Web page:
Here’s food for thought. Idealabs founder Bill Gross analyzed several hundred startups, from big successes to big failures, looking for the most important startup keys to success. He considered idea, team, business model, funding, and timing. This is his TED talk sharing what he found.
Here’s some of his reasoning, in detail:
The number one thing was timing. Timing accounted for 42 percent of the difference between success and failure. Team and execution came in second, and the idea, the differentiability of the idea, the uniqueness of the idea, that actually came in third.
Take a wild success like Airbnb that everybody knows about. Well, that company was famously passed on by many smart investors because people thought, “No one’s going to rent out a space in their home to a stranger.” Of course, people proved that wrong. But one of the reasons it succeeded, aside from a good business model, a good idea, great execution, is the timing.
So what I would say, in summary, is execution definitely matters a lot. The idea matters a lot. But timing might matter even more. And the best way to really assess timing is to really look at whether consumers are really ready for what you have to offer them. And to be really, really honest about it, not be in denial about any results that you see, because if you have something you love, you want to push it forward, but you have to be very, very honest about that factor on timing.Timing seems random to me, too much luck, not enough execution. And although I apologize for disagreeing with somebody who has the track record Bill Gross has, the reasoning seems to be based too much on after-the-fact accommodation.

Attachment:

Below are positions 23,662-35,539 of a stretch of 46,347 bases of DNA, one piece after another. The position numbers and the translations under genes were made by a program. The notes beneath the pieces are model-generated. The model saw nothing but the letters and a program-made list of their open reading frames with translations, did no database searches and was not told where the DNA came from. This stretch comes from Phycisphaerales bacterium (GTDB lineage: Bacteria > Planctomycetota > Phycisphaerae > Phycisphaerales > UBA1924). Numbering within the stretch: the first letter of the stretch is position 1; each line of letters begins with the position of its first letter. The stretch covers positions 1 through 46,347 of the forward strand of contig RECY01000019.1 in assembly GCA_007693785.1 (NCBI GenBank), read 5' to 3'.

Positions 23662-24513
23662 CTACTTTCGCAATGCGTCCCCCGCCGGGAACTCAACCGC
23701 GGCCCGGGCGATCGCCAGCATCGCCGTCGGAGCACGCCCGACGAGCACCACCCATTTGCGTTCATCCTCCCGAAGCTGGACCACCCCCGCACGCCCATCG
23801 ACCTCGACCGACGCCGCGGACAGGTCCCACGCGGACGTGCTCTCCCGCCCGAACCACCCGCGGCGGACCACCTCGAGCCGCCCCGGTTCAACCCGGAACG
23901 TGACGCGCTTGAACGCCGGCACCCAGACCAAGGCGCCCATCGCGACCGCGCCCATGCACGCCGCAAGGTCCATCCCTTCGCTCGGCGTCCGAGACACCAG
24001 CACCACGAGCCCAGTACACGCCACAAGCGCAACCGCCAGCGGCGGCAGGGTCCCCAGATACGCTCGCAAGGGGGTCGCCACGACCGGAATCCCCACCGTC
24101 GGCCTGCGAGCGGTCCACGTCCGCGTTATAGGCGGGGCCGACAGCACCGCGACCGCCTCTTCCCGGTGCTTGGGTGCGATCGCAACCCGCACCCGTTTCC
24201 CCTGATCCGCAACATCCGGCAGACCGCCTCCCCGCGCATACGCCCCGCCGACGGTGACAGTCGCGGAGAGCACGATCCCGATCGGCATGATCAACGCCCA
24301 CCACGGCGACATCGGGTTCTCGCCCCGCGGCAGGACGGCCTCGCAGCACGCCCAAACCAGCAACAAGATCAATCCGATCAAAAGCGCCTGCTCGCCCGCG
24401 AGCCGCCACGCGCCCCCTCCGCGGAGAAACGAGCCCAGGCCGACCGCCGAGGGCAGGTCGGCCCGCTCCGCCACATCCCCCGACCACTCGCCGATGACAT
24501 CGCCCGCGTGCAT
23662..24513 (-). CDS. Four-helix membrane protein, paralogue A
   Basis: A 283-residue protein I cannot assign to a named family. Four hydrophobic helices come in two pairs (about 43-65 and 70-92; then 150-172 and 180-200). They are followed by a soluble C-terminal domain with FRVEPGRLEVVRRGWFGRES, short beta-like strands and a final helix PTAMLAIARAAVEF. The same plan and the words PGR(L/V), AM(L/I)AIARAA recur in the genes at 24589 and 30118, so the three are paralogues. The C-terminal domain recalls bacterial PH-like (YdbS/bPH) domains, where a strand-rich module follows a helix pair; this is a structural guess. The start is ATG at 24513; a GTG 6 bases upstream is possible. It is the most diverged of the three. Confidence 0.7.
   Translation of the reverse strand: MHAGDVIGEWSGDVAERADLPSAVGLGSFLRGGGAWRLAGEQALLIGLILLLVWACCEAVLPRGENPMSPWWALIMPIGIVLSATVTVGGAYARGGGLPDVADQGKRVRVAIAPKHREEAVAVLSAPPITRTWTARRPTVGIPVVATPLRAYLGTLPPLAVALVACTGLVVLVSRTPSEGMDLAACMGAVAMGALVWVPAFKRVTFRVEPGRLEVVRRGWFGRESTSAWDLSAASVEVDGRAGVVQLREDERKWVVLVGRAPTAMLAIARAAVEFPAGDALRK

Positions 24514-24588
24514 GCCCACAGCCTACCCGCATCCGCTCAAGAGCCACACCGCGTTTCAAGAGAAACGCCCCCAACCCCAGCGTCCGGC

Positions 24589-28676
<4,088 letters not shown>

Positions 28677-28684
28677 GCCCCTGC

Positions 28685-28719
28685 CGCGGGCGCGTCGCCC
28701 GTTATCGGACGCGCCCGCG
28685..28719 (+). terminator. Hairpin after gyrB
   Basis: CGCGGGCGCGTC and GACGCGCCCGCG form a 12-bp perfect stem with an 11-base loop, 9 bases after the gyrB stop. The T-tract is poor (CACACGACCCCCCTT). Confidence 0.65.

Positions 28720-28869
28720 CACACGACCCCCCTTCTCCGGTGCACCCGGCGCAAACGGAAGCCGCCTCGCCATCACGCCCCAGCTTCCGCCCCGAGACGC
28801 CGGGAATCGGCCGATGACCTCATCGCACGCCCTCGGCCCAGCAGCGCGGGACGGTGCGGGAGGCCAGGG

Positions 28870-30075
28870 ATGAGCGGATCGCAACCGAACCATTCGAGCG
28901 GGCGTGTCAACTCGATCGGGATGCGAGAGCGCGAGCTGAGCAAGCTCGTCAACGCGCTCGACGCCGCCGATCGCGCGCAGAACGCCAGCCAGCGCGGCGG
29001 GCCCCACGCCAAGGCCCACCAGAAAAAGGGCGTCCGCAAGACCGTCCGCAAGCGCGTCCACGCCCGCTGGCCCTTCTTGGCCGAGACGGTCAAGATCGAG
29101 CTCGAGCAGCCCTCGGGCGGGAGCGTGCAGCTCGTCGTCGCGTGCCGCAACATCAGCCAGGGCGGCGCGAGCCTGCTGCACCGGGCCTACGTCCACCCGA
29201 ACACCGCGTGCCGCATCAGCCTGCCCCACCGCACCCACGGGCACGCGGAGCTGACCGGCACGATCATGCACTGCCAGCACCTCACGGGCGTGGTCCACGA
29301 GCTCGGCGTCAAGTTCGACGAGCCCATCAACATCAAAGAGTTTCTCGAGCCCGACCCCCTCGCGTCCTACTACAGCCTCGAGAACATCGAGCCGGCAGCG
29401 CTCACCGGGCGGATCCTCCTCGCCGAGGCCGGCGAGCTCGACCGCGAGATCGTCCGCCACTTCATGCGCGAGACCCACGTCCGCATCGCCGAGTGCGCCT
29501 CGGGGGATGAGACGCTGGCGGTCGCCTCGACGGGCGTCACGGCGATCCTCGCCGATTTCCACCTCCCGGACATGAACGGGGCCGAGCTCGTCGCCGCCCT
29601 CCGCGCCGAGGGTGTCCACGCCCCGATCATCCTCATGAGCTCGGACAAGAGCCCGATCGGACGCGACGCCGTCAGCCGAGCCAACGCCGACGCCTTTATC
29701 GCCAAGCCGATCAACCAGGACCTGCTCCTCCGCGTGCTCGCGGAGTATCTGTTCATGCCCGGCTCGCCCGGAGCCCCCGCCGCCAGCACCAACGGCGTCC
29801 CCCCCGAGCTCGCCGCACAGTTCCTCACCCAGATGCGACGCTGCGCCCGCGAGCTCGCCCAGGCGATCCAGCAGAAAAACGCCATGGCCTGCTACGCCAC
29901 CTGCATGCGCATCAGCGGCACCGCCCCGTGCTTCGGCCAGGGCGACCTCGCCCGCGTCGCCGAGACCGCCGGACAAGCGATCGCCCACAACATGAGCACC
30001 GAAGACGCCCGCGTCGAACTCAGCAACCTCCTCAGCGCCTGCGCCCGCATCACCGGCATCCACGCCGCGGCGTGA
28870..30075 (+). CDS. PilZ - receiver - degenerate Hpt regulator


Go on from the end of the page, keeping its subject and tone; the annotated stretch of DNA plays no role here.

Timing seems random to me, too much luck, not enough execution.
And I’m curious about his analysis. It reminds me of some work I’ve done with spreadsheets – and I love spreadsheets – trying to put subjective judgments into a numerical scale. This hasn’t worked well for me because I end up unconsciously double counting my opinions as I go from concepts to numbers. I’d like you to think about that as you watch this TED talk. Is that what his analysis is doing? Are these really the startup keys to success?
What do you think?